Democratic leaders in both chambers of Congress have come up with a new plan that would make it easier for scientists to access high-quality cannabis for research.
This weekend, the Senate released the final draft of a massive infrastructure bill that would invest billions of dollars into modernizing the country's failing highways and transportation systems. On the surface, this bill has nothing to do with weed, but lawmakers have managed to include a new provision that would allow clinical researchers to study cannabis purchased from state-legal dispensaries.
Lawmakers have shrewdly managed to tie this seemingly unrelated provision into the transportation bill by playing on conservatives' fear of stoned driving. The provision would require the US transportation secretary to develop a public report on the risk of cannabis-impaired driving within two years of the bill's passage. But the bill also includes additional provisions to ensure that scientists will be able to use high-quality cannabis to conduct this research.
This impaired driving report would need to include recommendations for creating a national clearinghouse to “collect and distribute samples and strains of marijuana for scientific research that includes marijuana and products containing marijuana lawfully available to patients or consumers in a state on a retail basis,” Marijuana Moment reports.
The transportation department has two years to draft these recommendations, and the bill does not stipulate exactly when this research clearinghouse would actually open its doors. To improve researchers' access to quality cannabis during this process, the bill would also allow scientists to study “samples and strains of marijuana and products containing marijuana lawfully being offered to patients or consumers” in states where medical or adult-use pot is legal.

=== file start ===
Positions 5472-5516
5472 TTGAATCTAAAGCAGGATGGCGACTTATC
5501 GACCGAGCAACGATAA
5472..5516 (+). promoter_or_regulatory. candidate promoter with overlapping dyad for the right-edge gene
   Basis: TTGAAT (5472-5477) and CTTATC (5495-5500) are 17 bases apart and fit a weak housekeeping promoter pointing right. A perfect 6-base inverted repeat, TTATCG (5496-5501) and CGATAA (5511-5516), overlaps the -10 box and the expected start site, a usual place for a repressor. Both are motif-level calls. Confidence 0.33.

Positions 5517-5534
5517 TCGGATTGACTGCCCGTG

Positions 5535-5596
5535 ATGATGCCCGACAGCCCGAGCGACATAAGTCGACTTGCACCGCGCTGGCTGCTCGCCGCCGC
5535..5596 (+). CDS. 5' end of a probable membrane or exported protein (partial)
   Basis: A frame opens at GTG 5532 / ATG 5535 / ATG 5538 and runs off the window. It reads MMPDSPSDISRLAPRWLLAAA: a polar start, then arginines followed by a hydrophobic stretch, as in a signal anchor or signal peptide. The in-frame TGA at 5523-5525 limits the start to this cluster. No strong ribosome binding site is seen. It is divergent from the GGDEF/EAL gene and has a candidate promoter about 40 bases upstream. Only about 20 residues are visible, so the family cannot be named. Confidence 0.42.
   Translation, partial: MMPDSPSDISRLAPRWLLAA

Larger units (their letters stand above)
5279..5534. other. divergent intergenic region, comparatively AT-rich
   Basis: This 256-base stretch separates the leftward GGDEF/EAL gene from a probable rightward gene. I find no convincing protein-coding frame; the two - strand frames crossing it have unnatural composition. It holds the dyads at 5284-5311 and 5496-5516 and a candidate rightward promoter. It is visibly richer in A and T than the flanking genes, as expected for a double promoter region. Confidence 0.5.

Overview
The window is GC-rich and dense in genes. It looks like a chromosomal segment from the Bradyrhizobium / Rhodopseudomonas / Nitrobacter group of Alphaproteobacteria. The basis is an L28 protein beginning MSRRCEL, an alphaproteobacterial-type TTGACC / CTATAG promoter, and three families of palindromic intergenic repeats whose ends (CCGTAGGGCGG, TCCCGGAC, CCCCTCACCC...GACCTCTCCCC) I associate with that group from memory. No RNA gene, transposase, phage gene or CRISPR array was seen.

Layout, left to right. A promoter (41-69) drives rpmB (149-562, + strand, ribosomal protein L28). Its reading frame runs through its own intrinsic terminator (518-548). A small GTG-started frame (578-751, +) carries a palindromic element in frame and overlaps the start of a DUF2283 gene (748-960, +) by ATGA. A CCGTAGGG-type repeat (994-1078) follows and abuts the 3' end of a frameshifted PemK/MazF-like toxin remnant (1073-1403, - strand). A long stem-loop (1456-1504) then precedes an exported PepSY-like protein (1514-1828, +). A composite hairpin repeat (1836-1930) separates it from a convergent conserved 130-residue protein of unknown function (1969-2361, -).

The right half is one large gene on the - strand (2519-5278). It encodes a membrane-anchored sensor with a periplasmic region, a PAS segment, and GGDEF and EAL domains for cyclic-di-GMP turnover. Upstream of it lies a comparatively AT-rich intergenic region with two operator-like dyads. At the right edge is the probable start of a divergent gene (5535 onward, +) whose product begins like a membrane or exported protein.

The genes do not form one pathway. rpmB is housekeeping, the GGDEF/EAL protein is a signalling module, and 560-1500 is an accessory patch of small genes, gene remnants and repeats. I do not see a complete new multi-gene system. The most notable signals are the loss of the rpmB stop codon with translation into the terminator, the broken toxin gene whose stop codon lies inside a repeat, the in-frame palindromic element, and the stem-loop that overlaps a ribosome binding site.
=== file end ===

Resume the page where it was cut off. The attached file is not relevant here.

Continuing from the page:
This provision has striking similarities with the Medical Marijuana Research Act (MMRA), a standalone research bill that was approved by the House last year. The Senate has held off on voting on this legislation, however, in hopes of passing the Cannabis Administration and Opportunity Act, a vastly more progressive bill that would entirely end federal marijuana prohibition.
The US government already provides a source of legal cannabis to qualified researchers, but the quality of this grass is so notoriously bad that scientists won't touch it with a ten-foot pole. The DEA granted the University of Mississippi the exclusive right to grow legal research weed back in the 1960s, but this institution deliberately limits its plants to a maximum THC content of 8 percent. Researchers have discovered that the university's weed is actually closer to hemp than marijuana, and some samples have been found to be covered in mold.
Researchers eventually filed multiple lawsuits demanding that the DEA license additional growers to provide a wide range of research-quality pot. A federal court finally forced the agency to take action, but even so, progress has been moving at a snail's pace. This spring, the DEA said it would finally start accepting applications for additional growers.
Although the application process is now supposedly in its final stages, the DEA has given no final timeline for when the new cultivation facilities will be able to open. But if the infrastructure bill passes with the research provision intact, cannabis researchers will be able to kick off new studies without waiting for the DEA to get its act together.